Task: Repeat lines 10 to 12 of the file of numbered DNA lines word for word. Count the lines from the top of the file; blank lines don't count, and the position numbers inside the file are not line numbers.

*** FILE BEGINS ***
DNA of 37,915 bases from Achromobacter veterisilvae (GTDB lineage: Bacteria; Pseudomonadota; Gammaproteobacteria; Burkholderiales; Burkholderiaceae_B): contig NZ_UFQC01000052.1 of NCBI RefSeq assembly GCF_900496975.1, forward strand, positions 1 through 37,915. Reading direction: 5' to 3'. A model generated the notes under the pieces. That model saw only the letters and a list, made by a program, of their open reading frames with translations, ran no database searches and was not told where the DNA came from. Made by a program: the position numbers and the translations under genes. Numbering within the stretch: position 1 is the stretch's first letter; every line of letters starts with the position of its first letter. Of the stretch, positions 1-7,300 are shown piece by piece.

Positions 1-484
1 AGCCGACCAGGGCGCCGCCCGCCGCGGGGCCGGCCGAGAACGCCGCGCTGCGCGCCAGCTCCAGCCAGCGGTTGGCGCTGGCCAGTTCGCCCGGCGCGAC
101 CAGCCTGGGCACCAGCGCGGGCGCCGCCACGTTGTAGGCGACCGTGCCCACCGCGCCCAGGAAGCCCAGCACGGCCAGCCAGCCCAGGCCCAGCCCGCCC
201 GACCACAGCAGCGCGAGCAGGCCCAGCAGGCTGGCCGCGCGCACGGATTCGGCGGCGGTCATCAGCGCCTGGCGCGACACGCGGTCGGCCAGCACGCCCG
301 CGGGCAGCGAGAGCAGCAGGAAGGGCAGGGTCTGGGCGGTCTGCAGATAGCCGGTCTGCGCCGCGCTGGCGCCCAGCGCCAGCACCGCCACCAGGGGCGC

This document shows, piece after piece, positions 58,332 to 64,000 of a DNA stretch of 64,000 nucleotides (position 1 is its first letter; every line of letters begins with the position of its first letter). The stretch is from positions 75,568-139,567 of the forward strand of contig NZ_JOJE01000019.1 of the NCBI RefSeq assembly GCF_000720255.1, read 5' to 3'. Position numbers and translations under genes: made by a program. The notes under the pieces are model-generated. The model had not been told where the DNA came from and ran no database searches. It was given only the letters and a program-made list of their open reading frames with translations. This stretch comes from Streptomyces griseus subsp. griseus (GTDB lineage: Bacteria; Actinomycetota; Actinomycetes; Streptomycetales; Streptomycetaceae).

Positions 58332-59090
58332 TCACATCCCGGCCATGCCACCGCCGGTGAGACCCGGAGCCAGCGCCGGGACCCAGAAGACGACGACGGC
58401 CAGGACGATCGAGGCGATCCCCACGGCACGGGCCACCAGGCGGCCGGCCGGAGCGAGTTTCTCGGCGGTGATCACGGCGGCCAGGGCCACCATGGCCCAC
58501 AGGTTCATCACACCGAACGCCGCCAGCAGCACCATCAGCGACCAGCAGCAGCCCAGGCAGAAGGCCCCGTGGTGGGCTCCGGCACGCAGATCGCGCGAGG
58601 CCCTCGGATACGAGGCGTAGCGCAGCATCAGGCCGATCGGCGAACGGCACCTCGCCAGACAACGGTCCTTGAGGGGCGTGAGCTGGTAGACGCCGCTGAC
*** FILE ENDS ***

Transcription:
58401 CAGGACGATCGAGGCGATCCCCACGGCACGGGCCACCAGGCGGCCGGCCGGAGCGAGTTTCTCGGCGGTGATCACGGCGGCCAGGGCCACCATGGCCCAC
58501 AGGTTCATCACACCGAACGCCGCCAGCAGCACCATCAGCGACCAGCAGCAGCCCAGGCAGAAGGCCCCGTGGTGGGCTCCGGCACGCAGATCGCGCGAGG
58601 CCCTCGGATACGAGGCGTAGCGCAGCATCAGGCCGATCGGCGAACGGCACCTCGCCAGACAACGGTCCTTGAGGGGCGTGAGCTGGTAGACGCCGCTGAC